Some years later, Radiohead’s guitarist, Jonny Greenwood, composed the music for There Will Be Blood – one of my favourite films in recent years. The film is terrifying, but in the abstract, because we are simultaneously horrified and glued to the character of Daniel Plainview as he tears up the land in pursuit of oil and wealth. The scene in which his first oil tower explodes is all the more memorable for the accompanying score, which borrows liberally from Greenwood’s own score to the arthouse film Bodysong. The track in question, “Convergence”, explores the phase music of Steve Reich, but with pounding drums and scattershot percussion in place of piano. What starts out as a tribal rhythm grows into a many-limbed, writhing beast of a composition, as all the diverse elements gradually coalesce into a solid beat. Set against images of a landscape that is literally on fire, the effect is exceptionally powerful.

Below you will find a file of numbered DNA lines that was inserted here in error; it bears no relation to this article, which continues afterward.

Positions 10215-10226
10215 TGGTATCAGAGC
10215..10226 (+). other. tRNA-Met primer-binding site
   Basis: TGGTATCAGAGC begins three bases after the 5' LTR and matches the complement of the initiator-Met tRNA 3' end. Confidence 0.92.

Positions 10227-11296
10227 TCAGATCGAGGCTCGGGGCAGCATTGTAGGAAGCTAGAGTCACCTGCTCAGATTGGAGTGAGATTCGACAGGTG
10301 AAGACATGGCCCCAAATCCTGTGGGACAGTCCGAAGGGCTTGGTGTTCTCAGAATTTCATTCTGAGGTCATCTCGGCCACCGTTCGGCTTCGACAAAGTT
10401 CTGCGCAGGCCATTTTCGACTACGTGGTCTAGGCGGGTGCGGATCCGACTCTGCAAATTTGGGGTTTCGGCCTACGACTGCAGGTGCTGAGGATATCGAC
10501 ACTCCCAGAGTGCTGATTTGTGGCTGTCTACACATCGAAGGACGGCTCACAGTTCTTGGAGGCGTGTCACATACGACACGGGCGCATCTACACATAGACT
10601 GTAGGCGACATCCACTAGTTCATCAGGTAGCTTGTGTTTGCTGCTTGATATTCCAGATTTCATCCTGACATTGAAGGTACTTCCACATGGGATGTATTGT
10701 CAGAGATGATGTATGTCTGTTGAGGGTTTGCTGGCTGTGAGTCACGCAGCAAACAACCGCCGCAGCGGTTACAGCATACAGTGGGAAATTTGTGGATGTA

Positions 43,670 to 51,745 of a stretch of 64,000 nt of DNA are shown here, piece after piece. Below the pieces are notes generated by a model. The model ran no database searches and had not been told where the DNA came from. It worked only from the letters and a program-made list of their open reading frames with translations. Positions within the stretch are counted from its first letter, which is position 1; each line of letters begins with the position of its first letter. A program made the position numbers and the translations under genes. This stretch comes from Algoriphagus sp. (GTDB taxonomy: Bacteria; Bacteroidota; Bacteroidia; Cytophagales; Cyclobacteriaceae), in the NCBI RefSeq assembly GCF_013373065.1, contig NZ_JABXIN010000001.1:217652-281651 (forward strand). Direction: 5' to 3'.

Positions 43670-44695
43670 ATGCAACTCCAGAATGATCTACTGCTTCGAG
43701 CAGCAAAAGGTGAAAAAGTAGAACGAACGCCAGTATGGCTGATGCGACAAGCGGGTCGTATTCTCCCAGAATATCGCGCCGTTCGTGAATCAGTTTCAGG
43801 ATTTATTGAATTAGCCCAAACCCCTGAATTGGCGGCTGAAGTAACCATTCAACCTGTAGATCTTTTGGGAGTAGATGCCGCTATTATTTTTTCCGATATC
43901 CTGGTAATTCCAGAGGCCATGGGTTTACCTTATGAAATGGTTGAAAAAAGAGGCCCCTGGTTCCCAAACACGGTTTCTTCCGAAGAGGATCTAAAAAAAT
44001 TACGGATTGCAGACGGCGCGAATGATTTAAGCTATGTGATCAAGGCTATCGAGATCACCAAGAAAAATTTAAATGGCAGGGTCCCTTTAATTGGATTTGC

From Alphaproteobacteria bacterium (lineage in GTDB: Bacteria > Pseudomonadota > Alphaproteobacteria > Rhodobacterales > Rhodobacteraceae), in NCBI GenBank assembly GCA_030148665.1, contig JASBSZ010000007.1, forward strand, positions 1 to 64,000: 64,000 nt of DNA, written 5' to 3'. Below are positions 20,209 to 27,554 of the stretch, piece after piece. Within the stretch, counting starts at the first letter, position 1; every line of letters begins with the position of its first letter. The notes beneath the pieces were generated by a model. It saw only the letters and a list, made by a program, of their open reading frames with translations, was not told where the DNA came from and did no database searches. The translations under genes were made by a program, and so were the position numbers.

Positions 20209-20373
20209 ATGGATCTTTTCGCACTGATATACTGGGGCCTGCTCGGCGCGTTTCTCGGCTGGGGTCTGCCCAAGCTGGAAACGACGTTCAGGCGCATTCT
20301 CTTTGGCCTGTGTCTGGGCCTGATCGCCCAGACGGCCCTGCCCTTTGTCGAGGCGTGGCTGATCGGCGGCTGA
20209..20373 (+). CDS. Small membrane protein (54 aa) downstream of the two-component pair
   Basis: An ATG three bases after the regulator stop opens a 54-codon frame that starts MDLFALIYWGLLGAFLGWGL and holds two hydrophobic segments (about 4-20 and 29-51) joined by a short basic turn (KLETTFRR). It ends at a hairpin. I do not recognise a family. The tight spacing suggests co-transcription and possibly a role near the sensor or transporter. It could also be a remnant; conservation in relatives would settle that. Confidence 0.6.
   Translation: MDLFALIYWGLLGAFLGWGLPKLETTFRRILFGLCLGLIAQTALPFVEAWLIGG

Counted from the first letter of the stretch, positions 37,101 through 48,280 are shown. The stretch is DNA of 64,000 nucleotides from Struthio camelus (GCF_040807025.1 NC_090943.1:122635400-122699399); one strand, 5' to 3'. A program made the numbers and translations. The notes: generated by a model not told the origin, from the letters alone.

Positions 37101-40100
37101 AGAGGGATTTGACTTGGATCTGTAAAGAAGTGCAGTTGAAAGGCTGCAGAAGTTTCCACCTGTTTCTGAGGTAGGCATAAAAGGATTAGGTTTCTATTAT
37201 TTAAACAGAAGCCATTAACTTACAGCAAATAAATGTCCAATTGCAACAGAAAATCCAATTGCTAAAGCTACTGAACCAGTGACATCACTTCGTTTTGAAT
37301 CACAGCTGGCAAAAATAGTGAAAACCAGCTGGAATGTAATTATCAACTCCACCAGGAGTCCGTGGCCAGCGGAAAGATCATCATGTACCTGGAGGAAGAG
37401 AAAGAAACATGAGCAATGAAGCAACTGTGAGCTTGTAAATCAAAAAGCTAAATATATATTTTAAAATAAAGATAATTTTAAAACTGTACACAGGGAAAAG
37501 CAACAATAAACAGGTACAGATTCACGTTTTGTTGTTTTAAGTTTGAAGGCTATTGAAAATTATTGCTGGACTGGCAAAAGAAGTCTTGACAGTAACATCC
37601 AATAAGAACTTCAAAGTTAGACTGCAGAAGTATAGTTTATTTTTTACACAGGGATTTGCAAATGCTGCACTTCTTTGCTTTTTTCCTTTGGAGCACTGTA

Finally, 2008 also brought us Portishead’s return to music, with the dark, dark vacuum of terror that was Third. Beth Gibbons never sounded so tortured and fragile as on this record, particularly when her achingly beautiful voice collides with the band’s hypnotic, droning music. The album closer, “Threads”, is an undoubted highlight – over a spare and fluid guitar figure, Gibbons mournfully wails of being “always so unsure” before a repeated cry of “Damned one”. On paper, this may sound melodramatic and ridiculous; when heard, the song is almost nightmare-inducing. Eventually, marking the passing of the album, guitars and synths beat a crushing crescendo, which is turn dispelled by a droning clarion call, which sounds halfway between a Tibetan wind instrument and a dying synthesiser. You almost believe that the unholy racket (and I mean this in a good way) will never end. What a chilling cure for insomnia.